As a matter of fact, the entire discovery of the Indus Valley Civilization (ICV) owes a lot to trains and tangents. Recent research indicates that ICV could be 8,000 years old, even older than initially thought of. A group of researchers in India have used carbon dating techniques on animal remains and pottery fragments to conclude that the Indus Valley settlements could be 8,000 years old—2,500 years older than previously dated. The following piece from ‘Live History India” is an apt example of the role of trains in the discovery of ICV.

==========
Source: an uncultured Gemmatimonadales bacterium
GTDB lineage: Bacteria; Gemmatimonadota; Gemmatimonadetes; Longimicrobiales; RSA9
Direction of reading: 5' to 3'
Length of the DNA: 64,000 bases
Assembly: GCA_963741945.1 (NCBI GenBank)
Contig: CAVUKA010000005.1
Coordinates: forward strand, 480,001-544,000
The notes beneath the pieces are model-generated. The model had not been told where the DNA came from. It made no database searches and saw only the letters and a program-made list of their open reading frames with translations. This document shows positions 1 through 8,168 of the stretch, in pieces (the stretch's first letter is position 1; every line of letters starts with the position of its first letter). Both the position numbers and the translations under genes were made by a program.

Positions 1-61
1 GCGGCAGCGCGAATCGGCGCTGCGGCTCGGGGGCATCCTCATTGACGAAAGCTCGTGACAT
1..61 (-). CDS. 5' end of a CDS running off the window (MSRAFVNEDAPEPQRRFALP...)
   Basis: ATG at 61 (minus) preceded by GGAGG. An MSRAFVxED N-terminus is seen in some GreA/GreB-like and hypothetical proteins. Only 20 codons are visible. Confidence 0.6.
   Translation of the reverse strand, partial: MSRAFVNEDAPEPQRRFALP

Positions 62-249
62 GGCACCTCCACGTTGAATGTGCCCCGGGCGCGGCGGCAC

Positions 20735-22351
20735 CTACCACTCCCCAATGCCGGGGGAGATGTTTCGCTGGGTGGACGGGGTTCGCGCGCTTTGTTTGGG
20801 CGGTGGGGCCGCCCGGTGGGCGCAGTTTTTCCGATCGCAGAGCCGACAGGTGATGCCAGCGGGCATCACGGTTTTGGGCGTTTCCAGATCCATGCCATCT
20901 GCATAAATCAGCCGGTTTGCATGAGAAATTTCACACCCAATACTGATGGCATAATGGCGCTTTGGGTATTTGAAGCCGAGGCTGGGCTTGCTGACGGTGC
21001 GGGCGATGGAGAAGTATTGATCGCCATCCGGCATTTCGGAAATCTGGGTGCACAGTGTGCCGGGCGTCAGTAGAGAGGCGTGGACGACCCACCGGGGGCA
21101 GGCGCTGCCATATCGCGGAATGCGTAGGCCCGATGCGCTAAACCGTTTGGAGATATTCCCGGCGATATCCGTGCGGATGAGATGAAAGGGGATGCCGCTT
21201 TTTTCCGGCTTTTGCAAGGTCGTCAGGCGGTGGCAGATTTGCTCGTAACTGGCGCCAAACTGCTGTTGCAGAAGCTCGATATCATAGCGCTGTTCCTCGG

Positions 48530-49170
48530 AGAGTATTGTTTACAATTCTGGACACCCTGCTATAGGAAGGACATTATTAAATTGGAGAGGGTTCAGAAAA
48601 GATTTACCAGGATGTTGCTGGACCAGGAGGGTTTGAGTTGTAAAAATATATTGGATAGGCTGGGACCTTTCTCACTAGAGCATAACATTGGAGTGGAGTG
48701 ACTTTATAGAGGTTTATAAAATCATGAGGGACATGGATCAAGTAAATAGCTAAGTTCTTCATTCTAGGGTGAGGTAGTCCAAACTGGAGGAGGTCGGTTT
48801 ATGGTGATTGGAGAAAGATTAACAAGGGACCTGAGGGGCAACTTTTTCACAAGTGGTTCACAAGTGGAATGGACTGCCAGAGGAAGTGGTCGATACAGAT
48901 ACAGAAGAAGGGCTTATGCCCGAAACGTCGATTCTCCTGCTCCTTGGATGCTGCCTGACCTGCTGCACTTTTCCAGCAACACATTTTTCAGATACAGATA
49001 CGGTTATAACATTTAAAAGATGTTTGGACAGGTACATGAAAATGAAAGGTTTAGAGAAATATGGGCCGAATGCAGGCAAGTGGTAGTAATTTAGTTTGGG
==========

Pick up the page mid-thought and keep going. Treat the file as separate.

The civilization was first officially identified in 1921-1922….. The first major IVC site to be officially identified was Harappa in 1921, followed by Mohenjo-Daro in 1922…” What happened, was that in 1856, the British were constructing a Railway line connecting the cities of Lahore and Karachi along the Indus River, when some of the workers discovered some ancient bricks. Not knowing their importance, they used them in their construction work. Among the bricks, they also found some stone seals, with very intricate markings, and almost forty years later, in 1861, the discovery along the railway lines in Harappa led to the formation of the Archeological Survey of India (ASI).”